1949 Marian message, 2015 ‘oratio imperata’
“SECRET MESSAGE—told to me [on] Oct. 17, 1949, by the Blessed Virgin Mary, Mediatrix of All Grace. ‘Pray hard for China’s dream to invade the whole world. The Philippines is one of its favorites. Money is the evil force that will lead the people of the world to destruction. Prayers, sacrifices, self-denials and the daily recitation of rosary will soften the heart of my Son as I said before.’”
It was two weeks after Mao Zedong proclaimed on Oct. 1, 1949, the establishment of the communist-led People’s Republic of China that Teresita Castillo, then a postulant in the Carmelite monastery in Lipa, Batangas, received that message. It was only one of the messages that the Blessed Virgin Mary gave her.
Those who had closely followed the so-called Marian apparitions and the miraculous shower of rose petals in the Lipa monastery that began in 1948 would know the story of Castillo, whose nickname “Teresing” became synonymous with the reported Marian phenomenon that became grist for news and speculations during that era.
As Castillo herself narrated in her account of the Marian phenomenon (“I am Mary Mediatrix of All Grace,” published in 2008), she was barely out of college and was supposed to be preparing for her grand piano recital, a requirement for her music degree, when she dropped all of that to pursue a life as a Carmelite contemplative. Nixing her parents’ gift of a grand piano from Germany, Castillo, the youngest of six children, proceeded to follow the call despite her family’s objections.
To make that long story short, the patriarchal authorities of the Catholic Church at that time suppressed and oppressed the long-suffering nuns and made them go through some kind of inquisition. A so-called “cord of silence” was imposed. Even the bishop who believed in the apparitions became something like a pariah. The apparitions and petal showers were declared fake. It was a letdown for journalists who covered the event. Castillo was made to leave the monastery on orders from Church authorities. (She remains close to the nuns until today.)
It was only in recent decades that the phenomenon, long covered up and unresolved, was surfaced for reexamination. Some Carmelites who had witnessed the shower of petals were by then no longer alive. Those who silently believed must have felt vindicated when then Lipa Archbishop Mariano Gaviola allowed the Mediatrix’s long-hidden image to be publicly displayed for veneration. The late Edsa heroine and Marian devotee June Keithley had made an investigative documentary on what exactly happened.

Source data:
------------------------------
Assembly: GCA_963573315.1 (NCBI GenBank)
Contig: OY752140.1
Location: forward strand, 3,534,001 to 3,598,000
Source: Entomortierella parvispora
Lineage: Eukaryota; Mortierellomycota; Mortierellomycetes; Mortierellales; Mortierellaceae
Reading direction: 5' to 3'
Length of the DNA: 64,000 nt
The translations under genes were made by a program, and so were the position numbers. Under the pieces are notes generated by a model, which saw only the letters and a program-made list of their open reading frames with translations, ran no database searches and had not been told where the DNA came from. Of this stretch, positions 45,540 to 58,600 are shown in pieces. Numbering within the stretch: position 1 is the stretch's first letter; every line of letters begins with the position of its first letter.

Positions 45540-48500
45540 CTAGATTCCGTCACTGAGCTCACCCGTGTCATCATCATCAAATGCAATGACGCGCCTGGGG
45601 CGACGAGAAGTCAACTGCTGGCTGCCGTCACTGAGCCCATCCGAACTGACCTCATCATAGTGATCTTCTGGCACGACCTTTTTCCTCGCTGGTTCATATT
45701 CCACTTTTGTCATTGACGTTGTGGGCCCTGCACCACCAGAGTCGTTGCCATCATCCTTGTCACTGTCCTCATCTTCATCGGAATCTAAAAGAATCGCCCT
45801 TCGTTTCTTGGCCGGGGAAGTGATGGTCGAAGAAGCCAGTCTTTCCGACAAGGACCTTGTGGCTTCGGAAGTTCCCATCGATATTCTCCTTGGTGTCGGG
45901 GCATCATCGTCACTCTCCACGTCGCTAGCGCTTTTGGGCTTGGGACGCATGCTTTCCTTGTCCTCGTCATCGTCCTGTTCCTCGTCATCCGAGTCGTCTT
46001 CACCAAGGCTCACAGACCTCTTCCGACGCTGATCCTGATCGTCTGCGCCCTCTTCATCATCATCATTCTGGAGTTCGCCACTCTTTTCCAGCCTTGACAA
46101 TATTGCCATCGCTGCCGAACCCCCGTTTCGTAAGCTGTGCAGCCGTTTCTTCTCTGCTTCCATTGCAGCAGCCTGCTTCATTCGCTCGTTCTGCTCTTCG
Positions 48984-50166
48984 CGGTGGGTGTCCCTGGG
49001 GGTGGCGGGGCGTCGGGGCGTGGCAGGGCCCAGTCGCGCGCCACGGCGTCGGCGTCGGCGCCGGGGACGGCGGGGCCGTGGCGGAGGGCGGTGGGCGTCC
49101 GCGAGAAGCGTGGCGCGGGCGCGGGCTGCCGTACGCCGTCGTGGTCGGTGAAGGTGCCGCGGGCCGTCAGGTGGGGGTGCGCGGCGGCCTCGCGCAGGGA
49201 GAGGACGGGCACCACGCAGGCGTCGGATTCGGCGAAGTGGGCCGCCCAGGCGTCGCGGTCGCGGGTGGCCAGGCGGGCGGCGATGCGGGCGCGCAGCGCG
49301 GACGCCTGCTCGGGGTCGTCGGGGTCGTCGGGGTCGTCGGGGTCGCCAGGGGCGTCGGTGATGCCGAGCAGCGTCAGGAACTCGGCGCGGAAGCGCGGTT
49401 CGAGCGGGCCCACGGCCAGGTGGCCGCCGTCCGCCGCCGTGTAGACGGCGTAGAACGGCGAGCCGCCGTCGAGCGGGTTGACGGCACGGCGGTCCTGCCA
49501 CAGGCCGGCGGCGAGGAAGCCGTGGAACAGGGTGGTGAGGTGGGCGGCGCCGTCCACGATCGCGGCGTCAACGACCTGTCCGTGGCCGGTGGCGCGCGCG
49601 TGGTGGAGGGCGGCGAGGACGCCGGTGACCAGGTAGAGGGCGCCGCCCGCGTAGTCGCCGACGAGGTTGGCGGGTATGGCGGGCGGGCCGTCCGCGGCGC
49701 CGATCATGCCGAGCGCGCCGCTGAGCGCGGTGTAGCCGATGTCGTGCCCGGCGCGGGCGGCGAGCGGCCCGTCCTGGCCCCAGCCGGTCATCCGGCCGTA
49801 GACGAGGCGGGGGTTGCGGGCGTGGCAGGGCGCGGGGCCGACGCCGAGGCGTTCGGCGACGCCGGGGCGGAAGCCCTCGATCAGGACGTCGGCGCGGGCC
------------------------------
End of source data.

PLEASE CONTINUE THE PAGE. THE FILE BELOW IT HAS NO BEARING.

Castillo’s published account has the imprimatur of a Filipino cardinal and the foreword of the archbishop who was just a child when the apparitions occurred.
The Carmelite Monastery in Lipa is now frequently visited by pilgrims. A viewing deck has been built so that pilgrims can see the apparition site, a well maintained garden with the statue of Our Lady Mediatrix of All Grace (how Mary had introduced herself to Castillo) and beside it, the vine on top of which Mary had supposedly appeared more than 60 years ago.
As a journalist, I refrain from airing a judgement in my articles that have to do with matters of faith. As a feature writer, I have had varied and colorful assignments including coverage of religious phenomena and occurrences, interviewing visionaries, spiritual healers, etc. (not to mention members of a death squad, prostituted women, fugitives, convicted assassins and politicians).
So just a few days ago, I was trying to seek out Teresing Castillo, now 86, to ask her about the 1949 Marian message on China looking with beady eyes at Philippine territory and because of China’s recent continuous intrusions into Philippine waters and the disputed Spratlys in the West Philippine Sea. And of course, the filing of the Philippines’ case at the United Nations arbitral court in The Hague, whose jurisdiction over the case it is first seeking.
Alas, my contacts in two Carmelite monasteries told me that Castillo is not well. (If Castillo’s next of kin think she is well enough for an interview, I’d be so happy to speak and listen to her. My editor in chief bids me, Go, find her.) A Carmelite sent me a text message describing Castillo’s health condition. She added: “We’ve known about [China] for a long time. Carmel’s been praying for China.” These women have not shut out the world.
I am interested to know how a headstrong young woman who was into music and was bent on pursuing a life of prayer and contemplation at that time, would have China on her non-geopolitical radar in 1949. It couldn’t have been a product of autosuggestion. So how did that message come about?
Today, July 16, is the feast of Our Lady of Mount Carmel.
Which brings me to the call of the Catholic Bishops’ Conference of the Philippines for prayers for the protection of the Philippines and for a peaceful resolution of its territorial dispute with China in the West Philippine Sea. The bishops have called for an “oratio imperata” (or obligatory prayer) while the Philippines’ case is being heard in The Hague.
Last Monday, the reelected CBCP president, Lingayen-Dagupan Archbishop Socrates Villegas, called for prayers so that the “tension may ease, and justice, equality and prosperity may be served.” Prayers will be recited at all Masses.
“We pray that questions over it may be resolved through justice and respect for people’s rights … that no harm be done to our marine creatures and habitat … that our fellow Filipinos protecting our islands and seas be kept safe from natural and manmade disasters… [S]end your Holy Spirit of wisdom and understanding to our leaders that they resolve this crisis with courage and in the spirit of dialogue…”
Mary, Star of the Sea….
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